K: Yes, Alasdair’s condition added such a fascinating, emotional thread to the story. Publishing is a difficult, unpredictable business. What has been the most challenging part of the writing and publishing journey for you? On the flip side, what has been the most rewarding?

B: I think the most challenging part of writing is always self-doubt. We writers are plagued with it. We’re always battling some personal demon or the other while writing a book. As hard as this is, it is necessary and it is vital. Writing a novel is so hard because it is so important. If you have done it right, people are going to be changed by your writing. I feel that the author has to be personally transformed during the writing of a book for it to be truly powerful, and that’s not an easy process. A lot of vulnerability is involved—or at least it should be—and bleeding on the page is essential.

The most rewarding thing for me is always connecting with readers. Hearing that something you wrote made a difference to them is a really amazing thing. I love seeing pictures of my books with readers. That is a personal favorite. This time I even got to see a picture of your bird, Mango with my book!

K: Oh yes, that was fun getting his picture with the beautiful cover! Here’s Mango and Feya (along with a little piece of popcorn to lure him in).:)


K: This reader fan wants to know what’s percolating in your writerly imagination?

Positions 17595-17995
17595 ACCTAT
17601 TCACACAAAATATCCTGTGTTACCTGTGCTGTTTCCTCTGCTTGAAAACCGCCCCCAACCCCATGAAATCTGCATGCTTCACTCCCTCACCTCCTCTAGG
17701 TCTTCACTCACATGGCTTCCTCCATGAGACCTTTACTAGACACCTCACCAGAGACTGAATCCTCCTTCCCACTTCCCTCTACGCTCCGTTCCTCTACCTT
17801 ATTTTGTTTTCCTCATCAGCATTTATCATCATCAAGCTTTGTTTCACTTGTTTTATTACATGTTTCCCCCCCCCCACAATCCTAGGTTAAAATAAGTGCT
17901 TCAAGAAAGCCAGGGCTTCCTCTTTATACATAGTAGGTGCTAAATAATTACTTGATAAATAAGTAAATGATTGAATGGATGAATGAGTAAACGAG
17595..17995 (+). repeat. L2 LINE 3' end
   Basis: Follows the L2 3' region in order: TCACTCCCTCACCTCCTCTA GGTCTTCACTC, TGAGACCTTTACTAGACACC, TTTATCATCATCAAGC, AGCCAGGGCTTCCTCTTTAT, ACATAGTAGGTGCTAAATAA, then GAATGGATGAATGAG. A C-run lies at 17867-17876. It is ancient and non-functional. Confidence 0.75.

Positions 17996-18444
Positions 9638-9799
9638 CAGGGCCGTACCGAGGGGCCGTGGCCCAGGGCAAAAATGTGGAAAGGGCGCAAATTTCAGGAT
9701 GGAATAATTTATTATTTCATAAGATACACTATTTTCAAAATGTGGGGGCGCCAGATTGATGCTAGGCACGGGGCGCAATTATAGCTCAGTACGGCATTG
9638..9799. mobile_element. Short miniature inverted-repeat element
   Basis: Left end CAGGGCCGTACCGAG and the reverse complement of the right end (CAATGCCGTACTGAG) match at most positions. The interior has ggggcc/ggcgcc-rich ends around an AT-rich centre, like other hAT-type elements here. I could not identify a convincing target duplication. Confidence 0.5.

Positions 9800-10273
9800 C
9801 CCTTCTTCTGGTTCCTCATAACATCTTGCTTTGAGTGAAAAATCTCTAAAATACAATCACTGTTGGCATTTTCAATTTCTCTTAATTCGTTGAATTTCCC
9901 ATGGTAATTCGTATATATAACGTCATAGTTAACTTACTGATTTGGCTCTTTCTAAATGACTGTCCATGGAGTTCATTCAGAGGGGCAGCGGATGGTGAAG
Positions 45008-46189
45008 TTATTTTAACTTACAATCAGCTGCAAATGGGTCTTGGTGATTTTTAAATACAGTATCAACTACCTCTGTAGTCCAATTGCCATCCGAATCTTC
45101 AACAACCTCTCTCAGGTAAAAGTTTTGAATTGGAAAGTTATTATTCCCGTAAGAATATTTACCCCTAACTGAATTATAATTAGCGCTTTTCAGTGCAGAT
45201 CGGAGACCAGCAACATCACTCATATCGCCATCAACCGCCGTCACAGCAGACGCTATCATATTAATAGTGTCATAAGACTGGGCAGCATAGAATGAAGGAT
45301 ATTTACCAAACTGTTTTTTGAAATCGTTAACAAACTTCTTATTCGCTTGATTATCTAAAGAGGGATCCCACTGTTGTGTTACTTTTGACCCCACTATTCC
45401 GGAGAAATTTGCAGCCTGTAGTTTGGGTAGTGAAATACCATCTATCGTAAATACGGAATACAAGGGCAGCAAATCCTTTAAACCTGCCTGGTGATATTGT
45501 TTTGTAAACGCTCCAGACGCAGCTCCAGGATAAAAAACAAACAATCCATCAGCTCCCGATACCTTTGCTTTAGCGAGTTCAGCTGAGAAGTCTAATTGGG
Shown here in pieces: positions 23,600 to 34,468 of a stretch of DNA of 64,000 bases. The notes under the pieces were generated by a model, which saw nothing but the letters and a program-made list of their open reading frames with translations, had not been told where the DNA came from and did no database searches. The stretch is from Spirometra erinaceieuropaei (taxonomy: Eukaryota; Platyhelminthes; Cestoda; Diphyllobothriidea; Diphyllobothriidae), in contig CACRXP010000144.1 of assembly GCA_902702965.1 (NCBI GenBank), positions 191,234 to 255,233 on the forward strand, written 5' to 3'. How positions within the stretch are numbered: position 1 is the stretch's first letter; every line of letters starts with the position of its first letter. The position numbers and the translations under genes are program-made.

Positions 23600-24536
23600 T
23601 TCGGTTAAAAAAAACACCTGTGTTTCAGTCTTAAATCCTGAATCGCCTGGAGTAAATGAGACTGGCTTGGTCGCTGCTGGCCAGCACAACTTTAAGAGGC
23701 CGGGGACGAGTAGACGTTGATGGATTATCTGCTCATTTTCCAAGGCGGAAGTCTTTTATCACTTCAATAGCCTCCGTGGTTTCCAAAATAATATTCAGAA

B: Right now I’m working on the second draft of a very fun time travel novella. The working title is All She Never Wanted. The heroine’s name is Gemma and she’s super fun. A bit on the shy side at the opening of the book although she is learning how to stretch her wings. Here’s a bit of the blurb:

 A skilled London bookbinder and paper marbler, when Gemma’s not helping her father’s antiquarian business succeed, she’s hiding in the book stacks. But when reading Bronte leads to her first kiss, she tumbles into an adventure that may require more than she was trained for. Now she must solve an ancient mystery, outwit a secret society, and rescue her kidnapped father, all before being drawn into a manuscript that makes the reader travel through time.

I’m enjoying it and I hope readers will too!

K: What an intriguing blurb! Can’t wait to read it! *Raises hand for the beta reader line.*

Brandy, THANK YOU for stopping by and answering my questions, and for writing such unforgettable stories and characters!

To celebrate the release of Within the Veil, we’re giving away a *signed* copy of the book!

Please leave a comment on my blog or on the Facebook post, and let us know about a story or character that stayed with you (and why, if you’d like.) The giveaway will run from Sunday, July 17th through Friday night, July 22nd (Midnight). Make sure you leave your EMAIL ADDRESS so I can reach you, should I draw your name on Saturday, July 23rd!*

You can connect with Brandy via her website, Facebook, Goodreads, Pinterest, YouTube, or Twitter @BrandyVallance.


*Blog giveaway for U.S. residents only.

I Don’t Know


The mother settles the baby on her hip and smiles at her three-year-old daughter, snug in the grasp of one hand. We’re waiting on drinks at a local coffee shop, and her expression is filled with joy at the children filling her arms and clearly, her heart.

The little girl’s head presses into the mother’s sundress, shyness at the bustling crowd all over her small, round face. The mother leans down, reassures her with a few whispered words. Baby boy, perhaps three or four months old, shoves a chubby fist into his mouth and stares at me with big, dark eyes.